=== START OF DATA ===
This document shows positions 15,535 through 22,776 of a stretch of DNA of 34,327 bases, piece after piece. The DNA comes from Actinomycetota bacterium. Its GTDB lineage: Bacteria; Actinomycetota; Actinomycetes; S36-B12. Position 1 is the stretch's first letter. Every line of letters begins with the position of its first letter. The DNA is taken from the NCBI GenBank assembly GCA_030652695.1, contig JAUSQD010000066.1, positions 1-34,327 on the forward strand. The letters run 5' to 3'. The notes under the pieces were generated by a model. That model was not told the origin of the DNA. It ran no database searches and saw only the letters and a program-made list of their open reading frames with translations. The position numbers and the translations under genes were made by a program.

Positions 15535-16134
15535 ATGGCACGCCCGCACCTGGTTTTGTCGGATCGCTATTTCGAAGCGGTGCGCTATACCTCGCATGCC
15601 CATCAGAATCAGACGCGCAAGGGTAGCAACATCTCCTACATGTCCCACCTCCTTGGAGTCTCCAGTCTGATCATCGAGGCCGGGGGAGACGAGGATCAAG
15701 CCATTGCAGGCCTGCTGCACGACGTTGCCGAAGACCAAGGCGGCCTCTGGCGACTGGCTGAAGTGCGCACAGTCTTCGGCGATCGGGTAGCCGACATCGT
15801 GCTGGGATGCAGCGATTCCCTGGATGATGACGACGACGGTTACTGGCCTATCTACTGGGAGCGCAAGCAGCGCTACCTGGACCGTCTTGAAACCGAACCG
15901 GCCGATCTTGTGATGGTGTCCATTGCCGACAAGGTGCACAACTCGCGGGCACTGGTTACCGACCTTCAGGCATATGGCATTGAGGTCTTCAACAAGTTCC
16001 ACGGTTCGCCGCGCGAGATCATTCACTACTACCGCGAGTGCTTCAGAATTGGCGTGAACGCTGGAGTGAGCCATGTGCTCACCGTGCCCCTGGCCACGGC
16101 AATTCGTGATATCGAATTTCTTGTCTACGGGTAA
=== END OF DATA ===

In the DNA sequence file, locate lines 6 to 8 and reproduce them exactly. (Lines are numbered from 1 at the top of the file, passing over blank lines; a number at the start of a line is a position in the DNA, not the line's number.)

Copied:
15801 GCTGGGATGCAGCGATTCCCTGGATGATGACGACGACGGTTACTGGCCTATCTACTGGGAGCGCAAGCAGCGCTACCTGGACCGTCTTGAAACCGAACCG
15901 GCCGATCTTGTGATGGTGTCCATTGCCGACAAGGTGCACAACTCGCGGGCACTGGTTACCGACCTTCAGGCATATGGCATTGAGGTCTTCAACAAGTTCC
16001 ACGGTTCGCCGCGCGAGATCATTCACTACTACCGCGAGTGCTTCAGAATTGGCGTGAACGCTGGAGTGAGCCATGTGCTCACCGTGCCCCTGGCCACGGC